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The second edition of this acclaimed text is more than ever a useful clinical resource. Restructured and updated to reflect the current cognitive-behavioral practices, it provides an integrative approach to the most commonly encountered problems in therapy. The authors - four experienced, practicing clinicians - summarize the principles of cognitive therapy and several of its common misconceptions. They review the significance of self-correcting assessment skills, the principles of the case conceptualization process, and the therapeutic techniques that form a foundation for a strategic approach to intervention. They examine the treatment of Axis I disorders and personality disorders plus a new section on special populations. Concluding this discussion, the authors provide suggestions for overcoming problems that are frequently encountered in clinical practice and recommend ways for assessing and improving one's skills in the practice of cognitive therapy. Clinical vignettes and verbatim interactions are included throughout the text to illustrate the possible use of a variety of interventions. Clinical Applications of Cognitive Therapy , Second Edition will be a valuable asset to clinicians, researchers, and advanced students of behavior therapy, clinical and counseling psychology, psychiatry, and psychiatric social work.
This landmark work was the first to present a cognitive framework for understanding and treating personality disorders. Part I lays out the conceptual, empirical, and clinical foundations of effective work with this highly challenging population, reviews cognitive aspects of Axis II disorders, and delineates general treatment principles. In Part II, chapters detail the process of cognitive-behavioral therapy for each of the specific disorders, review the clinical literature, guide the therapist through diagnosis and case conceptualization, and demonstrate the nuts and bolts of cognitive intervention.
"Cognitive Therapy for Suicidal Patients: Scientific and Clinical Applications crystallizes more than 3 decades of basic, clinical, and therapeutic research, providing a comprehensive review of the psychological factors associated with suicidal behavior. The authors describe their cognitive model of suicide, the instruments they developed to classify and assess suicidal behavior, and effective cognitive intervention techniques for suicidal individuals. The book includes a step-by-step protocol for cognitive therapy that is vividly illustrated in an extended case study. Individual chapters are dedicated to applying the protocol with special populations and overcoming challenges when working with suicidal patients."--pub. desc.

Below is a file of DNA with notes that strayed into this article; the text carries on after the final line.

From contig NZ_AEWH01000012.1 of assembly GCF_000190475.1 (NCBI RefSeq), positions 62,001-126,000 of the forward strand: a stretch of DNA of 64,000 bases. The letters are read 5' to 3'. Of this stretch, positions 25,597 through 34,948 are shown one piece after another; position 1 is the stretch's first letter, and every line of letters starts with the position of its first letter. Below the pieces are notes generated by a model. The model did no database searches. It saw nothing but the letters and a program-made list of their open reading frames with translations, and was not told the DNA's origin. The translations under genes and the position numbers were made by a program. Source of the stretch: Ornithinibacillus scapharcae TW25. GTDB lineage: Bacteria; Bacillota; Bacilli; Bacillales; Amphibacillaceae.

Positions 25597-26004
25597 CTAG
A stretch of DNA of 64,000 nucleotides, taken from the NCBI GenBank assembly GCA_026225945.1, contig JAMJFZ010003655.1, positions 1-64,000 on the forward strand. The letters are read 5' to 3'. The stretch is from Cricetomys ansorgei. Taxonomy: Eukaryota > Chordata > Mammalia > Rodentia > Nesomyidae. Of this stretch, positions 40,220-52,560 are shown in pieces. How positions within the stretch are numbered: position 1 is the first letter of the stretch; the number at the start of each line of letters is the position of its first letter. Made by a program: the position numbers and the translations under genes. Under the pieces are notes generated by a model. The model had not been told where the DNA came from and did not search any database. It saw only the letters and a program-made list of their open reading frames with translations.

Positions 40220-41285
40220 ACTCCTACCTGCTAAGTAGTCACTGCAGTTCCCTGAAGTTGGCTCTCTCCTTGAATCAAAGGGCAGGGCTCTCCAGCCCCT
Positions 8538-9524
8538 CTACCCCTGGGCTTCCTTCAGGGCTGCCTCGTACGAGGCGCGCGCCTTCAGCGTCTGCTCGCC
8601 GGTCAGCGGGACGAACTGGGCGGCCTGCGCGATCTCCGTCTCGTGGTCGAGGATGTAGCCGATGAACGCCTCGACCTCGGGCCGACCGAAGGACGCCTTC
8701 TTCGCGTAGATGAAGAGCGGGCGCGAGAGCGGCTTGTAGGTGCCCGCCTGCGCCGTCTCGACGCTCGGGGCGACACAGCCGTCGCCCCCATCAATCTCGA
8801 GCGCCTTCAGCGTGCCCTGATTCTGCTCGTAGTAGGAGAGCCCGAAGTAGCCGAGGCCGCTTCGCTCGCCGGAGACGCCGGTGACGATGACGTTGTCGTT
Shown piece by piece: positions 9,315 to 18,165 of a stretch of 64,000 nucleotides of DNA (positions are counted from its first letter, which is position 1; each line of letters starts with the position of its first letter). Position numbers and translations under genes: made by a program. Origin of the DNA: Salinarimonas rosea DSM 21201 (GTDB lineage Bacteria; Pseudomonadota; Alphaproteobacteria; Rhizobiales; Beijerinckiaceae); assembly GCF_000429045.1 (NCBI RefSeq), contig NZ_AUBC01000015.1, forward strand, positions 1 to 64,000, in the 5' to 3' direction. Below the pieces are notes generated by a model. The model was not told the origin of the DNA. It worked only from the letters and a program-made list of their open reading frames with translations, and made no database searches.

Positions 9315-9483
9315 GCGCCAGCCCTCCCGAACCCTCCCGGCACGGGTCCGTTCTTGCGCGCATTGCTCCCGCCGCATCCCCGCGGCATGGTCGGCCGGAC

An ideal teaching text or practitioner reference, this book offers a complete introduction to doing cognitive therapy with children and adolescents. A systematic yet flexible approach to case conceptualization and treatment planning is presented. The authors review the essentials of orienting children and families to cognitive therapy, structuring each session, and implementing commonly used cognitive and behavioral techniques. Concluding chapters describe strategies for addressing specific clinical problems: depression, anxiety, and disruptive behavior.
This bestselling, classic work offers a definitive presentation of the theory and practice of cognitive therapy for depression. Aaron T. Beck and his associates set forth their seminal argument that depression arises from a "cognitive triad" of errors and from the idiosyncratic way that one infers, recollects, and generalizes. From the initial interview to termination, many helpful case examples demonstrate how cognitive-behavioral interventions can loosen the grip of "depressogenic" thoughts and assumptions. Guidance is provided for working with individuals and groups to address the full range of problems that patients face, including suicidal ideation and possible relapse.
Cognitive therapy offers a well-documented and cost-effective psychosocial treatment model for working with substance abuse disorders. Comprehensive and accessible, this volume clearly details the cognitive model of addiction, the specifics of case formulation, management of the therapeutic relationship, and the structure of the therapy sessions. It discusses how to educate patients in the treatment model and procedures and manage their cravings and urges for drugs and alcohol. Specific cognitive and behavioral strategies and techniques are described in detail, as are methods for understanding and working with patients who present concomitant problems of depression, anxiety, low frustration tolerance, anger, and personality disorders. Also addressed are such significant issues as crisis management and relapse prevention. Enhancing the utility of the volume are appendices featuring sample client inventories and checklists. These forms are designed to help the clinician identify targets for intervention, track progress over time, and develop an individualized relapse prevention plan for each client.
Written in a clear, step-by-step style, this ideal teaching text makes cognitive therapy immediately accessible to students as well as to professionals new to cognitive therapy. The author uses a single case example to demonstrate how to conceptualize patients according to the cognitive model, plan treatment, conduct an initial session, structure therapy within and across sessions, incorporate homework, and use cognitive and behavioral techniques. Instructors will appreciate the book's emphasis on formulating cases, making decisions within therapy sessions, diagnosing problems in therapy, and using advanced techniques to modify core beliefs and underlying assumptions. Transcripts in every chapter richly illustrate the narrative.

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